Shorter-term, higher-dose iron supplementation most effective in children, says review
Iron deficiency (ID) is the most common micronutrient deficiency globally, with children at particular risk.2
Prior meta-analyses have established that paediatric oral iron supplementation is safe and effective for reducing anaemia. Consequently, WHO recommends three months annually of daily oral iron supplementation for children aged 6 months to 12 years living in regions with a high burden of anaemia. However, the 2016 WHO guidelines call for further research to identify the optimal schedule, duration, dose and co-supplementation regimen.
The current systematic review and meta-analysis adds to previous meta-analyses of paediatric iron supplementation by using meta-regression to compare the effect sizes of randomised controlled trials with different schedules, durations, doses and co-supplementation schemes. Haematologic, anthropometric, infectious and developmental outcomes were included to assess both safety and efficacy.
As a result, the researchers were able to marshal a much larger body of literature than prior studies which have been restricted to trials specifically designed to answer questions of effect heterogeneity.
Discussing how their results might effect policy, the researchers state: "Our results generally support the WHO recommendations regarding the frequency, duration and dose of iron supplementation. However, weekly iron supplementation might be considered as an alternative to the recommended daily regimen in some contexts, given evidence of similar efficacy. "Furthermore, vitamin A and zinc can be co-supplemented without reducing the benefits of iron."
This research received support from the Bill & Melinda Gates Foundation grant as well as two National Research Service Awards.
Review and analysis
A systematic review and meta-analysis of randomised controlled trials was undertaken. Randomised controlled trials providing ≥30 days of oral iron supplementation versus placebo or control to children and adolescents aged <20 years were eligible.
Random-effects meta-analysis was used to summarise the potential benefits and harms of iron supplementation. Meta-regression was used to estimate iron effect heterogeneity.
The analysis reviewed a total of 129 trials with 201 intervention arms, involving 34,564 children.
The resulting data revealed that frequent (3–7/week) and intermittent (1–2/week) iron regimens were similarly effective at decreasing anaemia, iron deficiency and iron deficiency anaemia (p heterogeneity >0.05), although serum ferritin levels and (after adjustment for baseline anaemia) haemoglobin levels increased more with frequent supplementation. Shorter (1–3 months) versus longer (7+ months) durations of supplementation generally showed similar benefits after controlling for baseline anaemia status, except for ferritin which increased more with longer duration of supplementation (p=0.04).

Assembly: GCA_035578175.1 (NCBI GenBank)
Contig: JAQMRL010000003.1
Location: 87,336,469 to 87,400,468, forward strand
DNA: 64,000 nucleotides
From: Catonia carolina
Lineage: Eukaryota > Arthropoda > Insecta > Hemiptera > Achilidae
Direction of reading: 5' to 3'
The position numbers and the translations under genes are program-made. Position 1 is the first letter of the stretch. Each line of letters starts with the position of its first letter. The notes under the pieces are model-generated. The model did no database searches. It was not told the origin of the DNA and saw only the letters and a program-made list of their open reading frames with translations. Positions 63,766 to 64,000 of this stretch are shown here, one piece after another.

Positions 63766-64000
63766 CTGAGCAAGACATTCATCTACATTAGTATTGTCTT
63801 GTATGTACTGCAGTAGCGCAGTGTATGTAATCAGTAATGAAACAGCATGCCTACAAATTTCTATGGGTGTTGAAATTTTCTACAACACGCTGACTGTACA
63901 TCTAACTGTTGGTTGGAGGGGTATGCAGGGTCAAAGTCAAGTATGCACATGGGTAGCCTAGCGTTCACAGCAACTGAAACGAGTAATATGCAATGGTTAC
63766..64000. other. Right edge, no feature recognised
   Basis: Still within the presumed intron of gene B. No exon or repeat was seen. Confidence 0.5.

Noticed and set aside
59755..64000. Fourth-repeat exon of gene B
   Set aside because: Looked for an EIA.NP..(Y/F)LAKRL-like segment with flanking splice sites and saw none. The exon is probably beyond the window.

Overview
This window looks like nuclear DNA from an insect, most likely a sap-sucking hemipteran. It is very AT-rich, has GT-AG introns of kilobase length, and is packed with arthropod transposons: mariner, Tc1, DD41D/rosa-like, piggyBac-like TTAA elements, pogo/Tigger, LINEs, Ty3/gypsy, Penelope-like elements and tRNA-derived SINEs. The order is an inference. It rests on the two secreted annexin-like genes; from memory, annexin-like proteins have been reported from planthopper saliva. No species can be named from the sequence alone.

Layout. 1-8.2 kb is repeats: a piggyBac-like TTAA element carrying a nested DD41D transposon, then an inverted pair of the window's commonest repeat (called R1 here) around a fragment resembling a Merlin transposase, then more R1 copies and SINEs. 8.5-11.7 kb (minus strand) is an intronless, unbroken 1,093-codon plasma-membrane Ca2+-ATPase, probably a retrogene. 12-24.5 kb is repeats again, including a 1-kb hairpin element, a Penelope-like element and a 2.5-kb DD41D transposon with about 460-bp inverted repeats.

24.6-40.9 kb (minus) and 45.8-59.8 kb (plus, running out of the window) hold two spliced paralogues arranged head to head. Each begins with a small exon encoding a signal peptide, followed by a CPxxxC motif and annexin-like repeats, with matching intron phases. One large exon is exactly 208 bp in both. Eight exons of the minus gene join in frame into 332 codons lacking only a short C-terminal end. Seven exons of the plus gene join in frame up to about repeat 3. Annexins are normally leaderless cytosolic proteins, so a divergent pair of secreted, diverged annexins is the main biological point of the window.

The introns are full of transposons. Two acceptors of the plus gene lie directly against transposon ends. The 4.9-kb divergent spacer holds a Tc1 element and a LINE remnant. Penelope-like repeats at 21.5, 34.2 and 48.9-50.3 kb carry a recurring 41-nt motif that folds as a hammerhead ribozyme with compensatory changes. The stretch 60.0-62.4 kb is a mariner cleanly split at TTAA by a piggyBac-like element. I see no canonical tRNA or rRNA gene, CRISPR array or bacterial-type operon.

Moderate dose and high-dose supplements were more effective than low-dose supplements at improving haemoglobin (p=0.004), ferritin (p=0.008) and iron deficiency anaemia (p=0.02), but had similar effects to low-dose supplements for overall anaemia.
Iron supplementation provided similar benefits when administered alone or in combination with zinc or vitamin A, except for an attenuated effect on overall anaemia when iron was co-supplemented with zinc (p=0.048).
The researchers conclude that weekly and shorter duration iron supplementation at moderate or high doses might be optimal approaches for children and adolescents at risk of deficiency.
Discussing this review's limitations, the authors note that many studies reviewed had insufficient information that could be used to determine risk of bias, thereby impeding the exploration of iron effects according to study quality. Also, data on adherence to iron supplements was reported in numerous ways preventing a quantitative summary.
They add: "As with all meta-analyses, publication bias cannot be ruled out; trim-and-fill methods suggested that effects were attenuated but still statistically significant when accounting for potentially missing studies. A large number of tests for effect heterogeneity were conducted without adjustment for multiple comparisons, and the positive findings from these tests should be interpreted accordingly with caution.
"Lastly, results for effect heterogeneity can be confounded due to collinear effect modifiers. Although we conduct sensitivity analyses controlling for baseline anaemia, the lack of individual-level data reduces the degree to which this and other factors can be precisely controlled."
Source: BMJ Global Health
Andersen CT, Marsden DM, Duggan CP, et al.
"Oral iron supplementation and anaemia in children according to schedule, duration, dose and co-supplementation: a systematic review and meta-analysis of 129 randomised trials"